Mondee security lapse exposed flight itineraries and unencrypted credit card numbers

Travel giant Mondee has secured an exposed database that was spilling sensitive customer information, including detailed flight and hotel itineraries and unencrypted credit card numbers.

Anurag Sen, a good-faith security researcher known for discovering inadvertently exposed data on the internet, found the database and shared details with TechCrunch to alert the company.

According to Sen, the database was exposed to the internet without a password, allowing anyone to access the sensitive data inside using a web browser, just with its IP address. TechCrunch found that the database was also accessible from an easily guessable subdomain of a Mondee subsidiary’s website.

Much of the data appears to relate to Mondee subsidiary TripPro, a travel agent platform used by tens of thousands of booking agents and travel startups allowing self-service flight ticketing and hotel booking.

The database, hosted on Oracle’s cloud and more than 1.7 terabytes in size at the time it was exposed, contained customer’s personal information, including names, gender, dates of birth, home addresses, flight information and passport numbers. Some of the data seen by TechCrunch includes full customer passenger name records, or PNR, including ticket and booking details. TechCrunch has also seen customers’ full credit card numbers and expiry dates in the database, but none of the data was encrypted.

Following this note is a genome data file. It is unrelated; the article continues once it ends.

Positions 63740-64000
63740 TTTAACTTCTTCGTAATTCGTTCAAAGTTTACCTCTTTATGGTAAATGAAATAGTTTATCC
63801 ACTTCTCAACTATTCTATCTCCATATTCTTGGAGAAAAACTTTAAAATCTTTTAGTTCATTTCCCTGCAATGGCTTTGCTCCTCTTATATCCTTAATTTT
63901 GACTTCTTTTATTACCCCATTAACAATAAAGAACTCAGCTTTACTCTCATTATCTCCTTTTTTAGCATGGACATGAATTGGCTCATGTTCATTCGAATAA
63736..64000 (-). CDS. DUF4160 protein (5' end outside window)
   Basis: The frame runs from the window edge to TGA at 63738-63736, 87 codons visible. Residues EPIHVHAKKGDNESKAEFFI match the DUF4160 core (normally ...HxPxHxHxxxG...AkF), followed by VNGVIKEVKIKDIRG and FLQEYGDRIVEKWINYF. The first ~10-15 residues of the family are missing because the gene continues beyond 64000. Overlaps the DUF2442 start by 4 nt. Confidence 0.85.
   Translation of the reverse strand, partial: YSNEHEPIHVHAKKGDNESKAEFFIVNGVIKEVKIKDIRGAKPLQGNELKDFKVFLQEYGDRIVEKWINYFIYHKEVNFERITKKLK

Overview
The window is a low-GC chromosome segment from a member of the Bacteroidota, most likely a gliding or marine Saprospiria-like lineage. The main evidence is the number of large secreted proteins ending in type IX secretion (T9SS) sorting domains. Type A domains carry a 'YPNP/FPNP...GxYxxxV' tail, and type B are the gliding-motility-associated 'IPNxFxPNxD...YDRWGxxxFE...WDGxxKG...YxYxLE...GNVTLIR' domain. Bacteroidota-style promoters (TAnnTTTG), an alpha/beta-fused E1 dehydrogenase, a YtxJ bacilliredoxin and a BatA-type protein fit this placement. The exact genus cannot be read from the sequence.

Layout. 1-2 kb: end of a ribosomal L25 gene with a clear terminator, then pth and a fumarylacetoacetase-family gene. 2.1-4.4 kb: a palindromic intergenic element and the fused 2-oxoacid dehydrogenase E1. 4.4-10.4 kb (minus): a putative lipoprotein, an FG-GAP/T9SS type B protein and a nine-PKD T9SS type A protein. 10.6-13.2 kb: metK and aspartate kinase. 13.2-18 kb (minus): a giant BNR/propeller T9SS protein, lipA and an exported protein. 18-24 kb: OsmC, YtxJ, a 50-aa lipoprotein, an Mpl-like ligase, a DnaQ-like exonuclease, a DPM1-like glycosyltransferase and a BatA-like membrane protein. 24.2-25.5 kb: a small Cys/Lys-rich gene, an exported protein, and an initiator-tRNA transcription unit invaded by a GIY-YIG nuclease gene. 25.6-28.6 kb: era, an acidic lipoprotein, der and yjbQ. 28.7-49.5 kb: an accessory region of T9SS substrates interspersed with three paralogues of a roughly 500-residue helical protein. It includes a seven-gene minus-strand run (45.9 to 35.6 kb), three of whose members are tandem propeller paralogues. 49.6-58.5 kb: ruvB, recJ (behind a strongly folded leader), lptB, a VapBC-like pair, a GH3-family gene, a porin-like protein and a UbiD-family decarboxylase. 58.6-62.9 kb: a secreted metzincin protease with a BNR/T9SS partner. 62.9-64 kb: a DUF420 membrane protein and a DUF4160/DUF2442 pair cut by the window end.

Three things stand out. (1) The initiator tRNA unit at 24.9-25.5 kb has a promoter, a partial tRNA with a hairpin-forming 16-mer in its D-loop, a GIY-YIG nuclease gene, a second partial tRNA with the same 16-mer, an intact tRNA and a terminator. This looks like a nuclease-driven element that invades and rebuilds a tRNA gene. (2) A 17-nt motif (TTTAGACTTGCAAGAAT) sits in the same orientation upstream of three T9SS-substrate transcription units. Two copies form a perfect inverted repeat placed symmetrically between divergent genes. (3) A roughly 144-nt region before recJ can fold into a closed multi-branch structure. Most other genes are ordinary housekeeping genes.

TechCrunch verified that the exposed data matches real people’s information. One person we spoke to confirmed their flight information was accurate and said they booked their flights through a popular booking site.

The database also contained non-customer testing data generated by Mondee developers.

The database was first spotted as exposed in late-July, according to a listing on Shodan, a search engine that crawls the web for exposed servers and databases. The circumstances of how the database became publicly accessible are not known, though database exposures are often misconfigurations caused by human error.

When reached by email, Mondee spokesperson Karen Gillo did not acknowledge the incident or provide comment. The database became inaccessible a short time after TechCrunch contacted Mondee.

It is not yet known if anyone other than Sen found the exposed database during the window it was accessible from the internet. TechCrunch asked Mondee if the company has the technical ability, such as logs, to determine what, if any, data was accessed or exfiltrated from the database.

Mondee did not say if it plans to notify affected customers of this data exposure.

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